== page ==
19 February 2021
Cell phone use while driving: A common-sense ruling
The use of cell phones or other handheld electronic devices while driving has been banned in BC since 2010, but defining what constitutes “use”, especially with the advent of Bluetooth technology that allows for increased hands-free capabilities, has created a legal grey area that the courts have been left to clarify.
A recent Supreme Court decision found an important distinction between “active” and “passive” cell phone use, endorsing a common-sense approach to law enforcement that upholds the intended legislative focus on public safety.
The word “use” is defined in the legislation to mean holding a device in a position it can be used, operating a device, and communicating orally through a device. Several examples fall clearly under this prohibition, such as holding a cell phone to your ear on a phone call, scrolling through social media, texting, or looking up directions: all strictly prohibited while driving.
Section 214.2 the Motor Vehicle Act states:
Prohibition against use of electronic devices while driving
214.2 (1) A person must not use an electronic device while driving or operating a motor vehicle on a highway.
(2) Without limiting subsection (1), a person must not communicate by means of an electronic device with another person or another device by electronic mail or other text-based message.
The intent of the legislation is to deter drivers from engaging with their cell phones, or other devices while driving; after all, distracted driving is the third leading cause of fatal car accidents in BC, after speed and impaired driving.
Although a ticket issued under the Motor Vehicle Act is not a criminal offence, it has serious consequences beyond the personal and financial consequences associated with a collision, which include:
- a fine of $368
- four driver penalty points added to your driving record
- the further risk of having to pay a driver penalty point premium, which starts at $252, and increases with every accumulated point
The legislation does, however, provide for some exceptions to the general prohibition, or permitted uses, such as:
- allowing emergency personnel (police officers, ambulance drivers, and fire services personnel) to use electronic devices while carrying out their duties
- allowing the use of an electronic device while safely parked and not impeding traffic (i.e., pulled to the side of the roadway)
- permitting drivers to call or send a message to emergency services about an emergency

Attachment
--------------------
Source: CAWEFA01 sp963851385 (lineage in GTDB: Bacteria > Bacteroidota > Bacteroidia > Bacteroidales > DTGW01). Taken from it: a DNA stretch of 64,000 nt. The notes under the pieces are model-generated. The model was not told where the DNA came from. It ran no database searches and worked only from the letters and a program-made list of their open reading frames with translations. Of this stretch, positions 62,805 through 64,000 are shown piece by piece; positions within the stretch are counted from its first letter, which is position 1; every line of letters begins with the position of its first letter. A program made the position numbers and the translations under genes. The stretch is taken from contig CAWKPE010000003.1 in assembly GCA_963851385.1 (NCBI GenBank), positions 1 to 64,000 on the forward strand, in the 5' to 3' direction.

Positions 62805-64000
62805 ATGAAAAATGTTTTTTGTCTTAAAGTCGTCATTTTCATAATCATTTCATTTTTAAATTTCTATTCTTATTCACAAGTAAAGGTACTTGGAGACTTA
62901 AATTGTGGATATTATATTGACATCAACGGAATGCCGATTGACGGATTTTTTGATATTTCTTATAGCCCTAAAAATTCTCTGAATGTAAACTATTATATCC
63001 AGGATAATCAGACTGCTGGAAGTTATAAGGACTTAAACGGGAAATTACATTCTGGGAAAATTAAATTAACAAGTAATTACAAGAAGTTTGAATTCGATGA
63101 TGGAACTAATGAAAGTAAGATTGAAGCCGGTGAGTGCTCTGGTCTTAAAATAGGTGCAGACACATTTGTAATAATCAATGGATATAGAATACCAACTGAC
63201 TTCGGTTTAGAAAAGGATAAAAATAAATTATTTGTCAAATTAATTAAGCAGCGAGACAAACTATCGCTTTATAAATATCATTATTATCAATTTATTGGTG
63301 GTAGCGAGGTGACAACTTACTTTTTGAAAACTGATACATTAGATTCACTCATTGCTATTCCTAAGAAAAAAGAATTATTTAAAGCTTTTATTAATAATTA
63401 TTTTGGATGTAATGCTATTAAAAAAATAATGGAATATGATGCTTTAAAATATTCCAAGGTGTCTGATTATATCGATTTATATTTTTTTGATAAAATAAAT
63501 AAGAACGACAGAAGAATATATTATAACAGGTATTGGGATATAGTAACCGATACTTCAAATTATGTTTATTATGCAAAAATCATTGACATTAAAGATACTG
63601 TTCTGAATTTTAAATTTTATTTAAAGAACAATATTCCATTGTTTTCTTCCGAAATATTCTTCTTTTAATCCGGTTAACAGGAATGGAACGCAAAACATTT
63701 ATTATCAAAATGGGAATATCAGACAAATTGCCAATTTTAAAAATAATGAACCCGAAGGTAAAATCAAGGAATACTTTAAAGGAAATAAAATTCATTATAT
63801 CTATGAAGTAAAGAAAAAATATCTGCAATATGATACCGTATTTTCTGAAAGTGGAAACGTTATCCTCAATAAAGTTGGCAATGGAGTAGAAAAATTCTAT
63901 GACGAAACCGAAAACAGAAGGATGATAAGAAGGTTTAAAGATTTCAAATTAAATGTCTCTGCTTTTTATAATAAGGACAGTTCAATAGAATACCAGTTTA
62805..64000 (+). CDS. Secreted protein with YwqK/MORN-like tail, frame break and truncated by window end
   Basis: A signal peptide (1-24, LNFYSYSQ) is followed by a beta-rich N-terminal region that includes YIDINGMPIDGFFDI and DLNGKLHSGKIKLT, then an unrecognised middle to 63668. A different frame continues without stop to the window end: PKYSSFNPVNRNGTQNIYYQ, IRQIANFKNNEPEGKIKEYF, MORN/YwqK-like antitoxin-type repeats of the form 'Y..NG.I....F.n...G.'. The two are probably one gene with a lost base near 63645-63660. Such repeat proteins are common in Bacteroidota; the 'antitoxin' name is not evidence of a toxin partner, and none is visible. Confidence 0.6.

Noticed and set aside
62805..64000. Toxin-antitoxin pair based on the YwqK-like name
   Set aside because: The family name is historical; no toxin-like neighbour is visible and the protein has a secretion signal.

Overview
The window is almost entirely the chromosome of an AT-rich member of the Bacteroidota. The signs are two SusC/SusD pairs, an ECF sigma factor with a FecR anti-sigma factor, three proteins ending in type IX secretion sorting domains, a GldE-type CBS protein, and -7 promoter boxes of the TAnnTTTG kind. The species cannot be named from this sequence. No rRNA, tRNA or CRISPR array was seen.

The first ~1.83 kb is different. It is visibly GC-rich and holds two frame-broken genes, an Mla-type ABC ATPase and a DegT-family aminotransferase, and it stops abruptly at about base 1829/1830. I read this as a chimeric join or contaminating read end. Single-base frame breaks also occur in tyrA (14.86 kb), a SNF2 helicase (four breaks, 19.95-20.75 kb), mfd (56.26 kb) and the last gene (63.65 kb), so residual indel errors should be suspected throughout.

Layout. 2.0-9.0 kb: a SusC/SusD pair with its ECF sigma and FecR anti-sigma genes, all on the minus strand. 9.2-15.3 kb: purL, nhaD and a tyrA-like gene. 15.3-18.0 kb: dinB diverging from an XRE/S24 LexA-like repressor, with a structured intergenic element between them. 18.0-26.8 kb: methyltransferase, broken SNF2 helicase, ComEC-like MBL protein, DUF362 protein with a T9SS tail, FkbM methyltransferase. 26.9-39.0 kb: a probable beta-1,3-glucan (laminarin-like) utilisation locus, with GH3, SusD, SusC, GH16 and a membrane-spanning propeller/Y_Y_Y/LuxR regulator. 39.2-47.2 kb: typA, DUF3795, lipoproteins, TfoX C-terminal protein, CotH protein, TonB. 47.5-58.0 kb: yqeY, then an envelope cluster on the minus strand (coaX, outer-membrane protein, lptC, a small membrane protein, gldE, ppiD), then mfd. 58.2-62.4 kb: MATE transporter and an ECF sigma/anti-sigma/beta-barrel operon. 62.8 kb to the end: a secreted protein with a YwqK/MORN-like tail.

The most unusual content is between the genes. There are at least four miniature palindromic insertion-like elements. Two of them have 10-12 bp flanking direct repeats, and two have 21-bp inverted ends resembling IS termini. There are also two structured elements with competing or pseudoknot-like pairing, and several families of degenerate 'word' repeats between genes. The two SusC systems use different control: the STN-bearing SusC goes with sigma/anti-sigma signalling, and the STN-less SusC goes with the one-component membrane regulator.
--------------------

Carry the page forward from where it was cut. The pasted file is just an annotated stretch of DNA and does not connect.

- allowing drivers to use an electronic device that is configured for hands-free use as a telephone or audio device through the vehicle speakers if it is securely fixed to the vehicle and does not obstruct the driver’s view
There are, however, examples of device use that do not fall neatly into the categories listed above and are therefore being resolved in the courts.
In 2018, Mr. Bleau was arrested for cell phone use while driving to work. He did not touch or otherwise interact with his cell phone while driving, as he had placed his cell phone in the cup holder of the centre console and was using the Bluetooth connection to play a podcast through his vehicle’s sound system.
In the lower court, the Judicial Justice concluded that this constituted use while driving and that it did not fall under the “hands-free” exception because the cell phone was not firmly affixed to the vehicle, as required to bring it within the scope of the permitted use. Therefore, Mr. Bleau had committed a technical violation of the law. Mr. Bleau appealed the decision.
On appeal, Mr. Justice Voith considered the object of the rule and put several hypothetical scenarios to the Crown. For example, what if Mr. Bleau was still listening to a podcast on his phone through the truck’s speakers, but he had placed the cell phone in the centre console or the glove box? What if it had been in his suitcase or gym bag? In each of these scenarios, according to the Crown, Mr. Bleau would still technically be in violation of the law, because the device would not be affixed to the vehicle.
Mr. Justice Voith did not agree with this reasoning. He described Mr. Bleau’s conduct as “passive use”, creating a distinction between prohibited and non-prohibited uses of an electronic device while driving. In particular, he focused on the lack of any physical contact between Mr. Bleau and his cell phone, and so overturned the conviction.
Ultimately this decision utilized a common-sense approach to the law based on the intent of the legislation: to protect road users from the dangers of drivers who are focused on their device, rather than on the road.
The implications of this ruling are that certain uses of a cell phone or device while driving do not break the law, however, it is still important to remember that even holding your cell phone while driving puts you in the territory of “active” use. Although this decision provides some necessary clarity to a law that is often misinterpreted and misunderstood, it still underlines the rule that drivers should have their hands on the wheel and their eyes on the road.
Cassidy Gale is an Associate in our Personal Injury Group.